I walked into my summer internship on the first day of orientation and sat down assuredly at large meeting table, excited to meet a variety of individuals who I didn’t know would soon become some of my closest friends. As all of us interns made small talk and waited for a supervisor to begin our orientation presentations, I immediately felt at ease due to way that we all automatically meshed as a cause of our mutual love of social media. As we went around the room and played an icebreaker, everyone announced their year and where they were attending college. A chorus of large universities such as “U Michigan, Boston University, Sacramento State,” filled the air as I followed them up with “Trinity College… In Hartford, Connecticut…”
I’ve never felt insecure about going to Trinity, and within that moment, I certainly didn’t feel apprehensive about my decision to attend a small liberal arts school. But what I didn’t yet know was how my Trinity College experience and the holistic approach that a liberal arts school provides would come to my aid in “the real world.”
I had known from a Career Trek with Trinity’s Career Development office that HR departments placed a particular value upon students graduating with a liberal arts education, but I had no idea as to why. Was it because these students got to experience smaller class sizes? Or because they had a greater opportunity to meet with their professors and advisors one-on-one? Or did it have to do with the myriad of distribution requirements that most liberal art schools require? The answer was all of the above.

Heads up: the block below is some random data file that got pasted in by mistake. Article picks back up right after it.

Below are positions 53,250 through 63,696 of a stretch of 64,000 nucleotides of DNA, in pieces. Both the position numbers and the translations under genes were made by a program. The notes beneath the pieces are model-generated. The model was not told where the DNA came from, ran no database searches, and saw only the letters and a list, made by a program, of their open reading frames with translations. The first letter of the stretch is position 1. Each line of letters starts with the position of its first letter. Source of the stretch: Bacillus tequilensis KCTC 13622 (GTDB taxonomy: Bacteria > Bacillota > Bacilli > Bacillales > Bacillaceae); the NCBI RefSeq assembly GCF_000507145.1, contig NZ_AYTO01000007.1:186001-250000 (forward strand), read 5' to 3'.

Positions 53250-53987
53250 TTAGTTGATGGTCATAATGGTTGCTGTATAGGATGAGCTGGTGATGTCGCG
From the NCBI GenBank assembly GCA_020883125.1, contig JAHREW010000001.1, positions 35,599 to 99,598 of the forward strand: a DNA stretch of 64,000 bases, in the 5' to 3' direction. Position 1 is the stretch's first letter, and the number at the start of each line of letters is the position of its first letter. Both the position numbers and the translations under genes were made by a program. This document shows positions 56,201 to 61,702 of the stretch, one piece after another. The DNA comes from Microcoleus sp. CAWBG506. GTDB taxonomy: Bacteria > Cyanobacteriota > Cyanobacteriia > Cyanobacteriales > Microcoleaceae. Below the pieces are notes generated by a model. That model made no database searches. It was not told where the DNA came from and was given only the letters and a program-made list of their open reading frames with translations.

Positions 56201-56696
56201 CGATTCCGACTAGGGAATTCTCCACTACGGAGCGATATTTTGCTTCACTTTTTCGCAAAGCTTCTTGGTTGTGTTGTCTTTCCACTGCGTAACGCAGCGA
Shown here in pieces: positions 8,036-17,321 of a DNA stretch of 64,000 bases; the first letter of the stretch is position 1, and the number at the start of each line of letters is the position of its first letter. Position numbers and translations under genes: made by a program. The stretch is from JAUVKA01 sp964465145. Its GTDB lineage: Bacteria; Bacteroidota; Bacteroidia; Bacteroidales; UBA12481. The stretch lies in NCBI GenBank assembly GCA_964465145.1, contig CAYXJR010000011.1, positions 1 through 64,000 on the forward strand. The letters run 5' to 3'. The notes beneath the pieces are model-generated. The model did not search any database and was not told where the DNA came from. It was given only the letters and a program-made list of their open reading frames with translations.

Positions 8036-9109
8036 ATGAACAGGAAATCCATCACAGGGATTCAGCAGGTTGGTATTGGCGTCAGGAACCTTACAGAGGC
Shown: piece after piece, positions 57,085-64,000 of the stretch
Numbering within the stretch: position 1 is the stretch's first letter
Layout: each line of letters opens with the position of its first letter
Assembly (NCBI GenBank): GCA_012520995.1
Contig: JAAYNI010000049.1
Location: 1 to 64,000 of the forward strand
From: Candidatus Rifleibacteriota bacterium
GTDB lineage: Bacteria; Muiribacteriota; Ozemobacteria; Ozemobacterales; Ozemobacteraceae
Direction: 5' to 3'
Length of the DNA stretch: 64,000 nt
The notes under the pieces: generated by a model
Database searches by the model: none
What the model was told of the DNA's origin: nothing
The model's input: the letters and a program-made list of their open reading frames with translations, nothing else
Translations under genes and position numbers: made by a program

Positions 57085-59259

I started off my summer internship journey in one department, and then ended up bouncing from that area of the industry to two different departments. When meeting with the head of HR to switch from my original department, I became aware of how the range of diverse academic experiences that I had undergone throughout my Trinity timeline thus far could assist me in a variety of facets within this company. My involvement as a tour guide helped me on the Communications department for tasks that required outreach, my “Mafia” seminar that observed human reactions and decision making in regards to vice markets supported me with understanding how the Analytics and Insights department operates, and the writing skills that I have attained through Trinity’s various writing requirements helped me to prepare client briefs and decks for Account Strategy and Client Relations as I spent the majority of my summer interning with this department.
The malleability of a liberal arts education is incredibly valuable, and the working-world may help you come to appreciate general distribution requirements in a manner that you never would have originally believed.